As city looks to state for help, path to more road funding unclear

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Indianapolis officials are looking to state government for options that could help the city close a funding gap of up to $1 billion a year for roads and transportation infrastructure.

Local money for roads typically comes largely from the state, but Indiana’s road-funding formula allocates gas-tax funds and other revenue by center-lane miles rather than overall lane miles, favoring smaller communities with fewer multi-lane streets.

Indianapolis, by virtue of its position as the state’s largest city, owns numerous multi-lane thoroughfares, including every former state highway within the Interstate-465 loop.

Department of Public Works Director Dan Parker said one of the city’s strategies is to talk with state legislators about funding options, but that he’s not going after the formula.

“I’ve been around the Statehouse long enough to know that you don’t change formulas, because anytime you change a formula, there’s a winner and then there’s a loser,” Parker said. “But are there other ways that that help can come?”

It’s unclear how willing the Republican-dominated Legislature is to help the Democratic-controlled city explore new options.

House Ways and Means Vice Chair Bob Cherry, R-Greenfield, said he hadn’t heard of the need Indianapolis had identified, but noted most local governments had more money than usual because of a string of federal pandemic relief bills.

“I haven’t heard anything from Indianapolis about wanting more money,” Cherry said. “But I would be interested to hear how they spent their money from the [Coronavirus Aid, Relief, and Economic Security] Act or other federal funding.”

Ways and Means Ranking Minority Member Greg Porter, D-Indianapolis, said he didn’t believe Indianapolis was getting its “fair share” of funding, citing 2019 reports of Indiana officials discovering an error in the formula that had short-changed the city by millions of dollars.

Porter said the state’s own nest egg could be a way to benefit communities across the state.

Asked if he thought there was openness within the Legislature to exploring other funding possibilities, Porter said, “From a Democrat perspective, yes. We’re sitting on a $5 billion surplus … I think the possibilities could be there. It’s just a matter of if we have the will to help local governments with transportation.” But that shouldn’t include a tax hike, he added.

Late last year, Indiana officials projected the state’s surplus would top $5 billion by June 2022. Officials announced that month that the surplus triggered an automatic tax refund of $545 million.

For Parker, the Indiana Department of Transportation’s recently-launched Community Crossings grant program for local road projects was an example of funding that “didn’t exist forever” and could be created. But from the city’s perspective, it’s not particularly impactful.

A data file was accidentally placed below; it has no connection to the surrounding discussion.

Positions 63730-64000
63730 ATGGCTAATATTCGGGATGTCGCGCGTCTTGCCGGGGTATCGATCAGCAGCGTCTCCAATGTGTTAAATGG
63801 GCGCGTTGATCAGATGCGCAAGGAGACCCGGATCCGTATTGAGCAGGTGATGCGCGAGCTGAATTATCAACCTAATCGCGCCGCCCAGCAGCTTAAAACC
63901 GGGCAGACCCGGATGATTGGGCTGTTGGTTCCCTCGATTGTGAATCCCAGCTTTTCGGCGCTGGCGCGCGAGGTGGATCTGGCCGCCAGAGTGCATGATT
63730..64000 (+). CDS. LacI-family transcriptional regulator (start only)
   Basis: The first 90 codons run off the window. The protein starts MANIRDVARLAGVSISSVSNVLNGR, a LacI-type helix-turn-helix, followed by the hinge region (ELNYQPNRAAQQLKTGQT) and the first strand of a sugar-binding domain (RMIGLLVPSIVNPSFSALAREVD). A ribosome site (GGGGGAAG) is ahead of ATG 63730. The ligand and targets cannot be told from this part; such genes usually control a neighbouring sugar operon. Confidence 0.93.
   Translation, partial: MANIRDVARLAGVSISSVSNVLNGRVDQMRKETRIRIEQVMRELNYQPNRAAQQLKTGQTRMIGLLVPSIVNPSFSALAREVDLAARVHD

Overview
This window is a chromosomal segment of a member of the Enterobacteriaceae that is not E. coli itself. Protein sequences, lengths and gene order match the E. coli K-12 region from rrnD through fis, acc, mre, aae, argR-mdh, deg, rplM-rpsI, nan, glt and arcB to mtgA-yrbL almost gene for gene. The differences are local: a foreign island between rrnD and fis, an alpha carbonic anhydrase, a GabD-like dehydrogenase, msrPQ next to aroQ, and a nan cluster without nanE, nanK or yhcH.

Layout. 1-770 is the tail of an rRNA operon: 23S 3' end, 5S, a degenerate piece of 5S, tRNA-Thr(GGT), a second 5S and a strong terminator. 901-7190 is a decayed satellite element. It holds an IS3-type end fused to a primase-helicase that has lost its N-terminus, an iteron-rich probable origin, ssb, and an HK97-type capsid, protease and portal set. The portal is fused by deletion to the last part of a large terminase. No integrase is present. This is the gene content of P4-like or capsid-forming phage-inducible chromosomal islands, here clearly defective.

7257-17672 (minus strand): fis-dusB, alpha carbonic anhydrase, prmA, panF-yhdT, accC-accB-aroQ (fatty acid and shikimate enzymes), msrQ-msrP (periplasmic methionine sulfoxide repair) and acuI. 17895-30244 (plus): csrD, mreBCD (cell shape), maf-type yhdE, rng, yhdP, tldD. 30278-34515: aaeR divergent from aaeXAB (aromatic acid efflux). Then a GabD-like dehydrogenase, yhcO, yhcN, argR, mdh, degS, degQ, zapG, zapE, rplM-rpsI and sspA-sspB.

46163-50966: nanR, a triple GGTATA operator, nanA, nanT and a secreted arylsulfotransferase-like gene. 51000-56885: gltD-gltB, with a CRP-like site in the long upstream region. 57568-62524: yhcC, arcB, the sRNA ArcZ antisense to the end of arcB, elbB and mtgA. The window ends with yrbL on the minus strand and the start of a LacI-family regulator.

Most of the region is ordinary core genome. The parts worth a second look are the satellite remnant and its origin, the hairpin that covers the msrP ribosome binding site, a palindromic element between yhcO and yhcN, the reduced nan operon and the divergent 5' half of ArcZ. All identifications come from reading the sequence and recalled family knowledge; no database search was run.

“That helps us, but we don’t even recapture back what we put into it,” Parker said. “So, Indianapolis [taxpayers] put about $22 million a year into Community Crossings, but we only qualify for $1 million back.

He said DPW has, in the meantime, tried to reduce its long-term maintenance costs by reconstructing streets with flawed foundations instead of paving them over, and converting lanes on underutilized roads to bike lanes and sidewalks.

Indianapolis has also embarked on a massive infrastructure push under Mayor Joe Hogsett, using bonds, grants and some of the city’s federal American Rescue Plan allotment. But it’s not enough to make up the gap identified in the report by Indianapolis-based engineering firm HNTB Corp.

That gap is $70 million annually just to stay at current funding levels—which by 2025 would leave the city’s infrastructure in worse shape than it’s in now, according to the report. But the city actually needs $1.07 billion a year more to properly maintain and improve bridges, thoroughfares and residential roads, sidewalks and other assets, the report said.

The report itself was an initial step toward plugging the gap, Parker said.

“If you’re going to ask for additional help from whatever source, you’ve got to be able to say: What is your ask? What is your need?” Parker said. “… We had it based on estimates. This is now based completely on data.”

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9 thoughts on “As city looks to state for help, path to more road funding unclear

    1. Indianapolis Republicans will never willingly work to improve the roads of Indianapolis because it remains one of the few campaign points they could have a Republican mayoral candidate get traction on against Joe Hogsett. They’re not going to give him a “win”.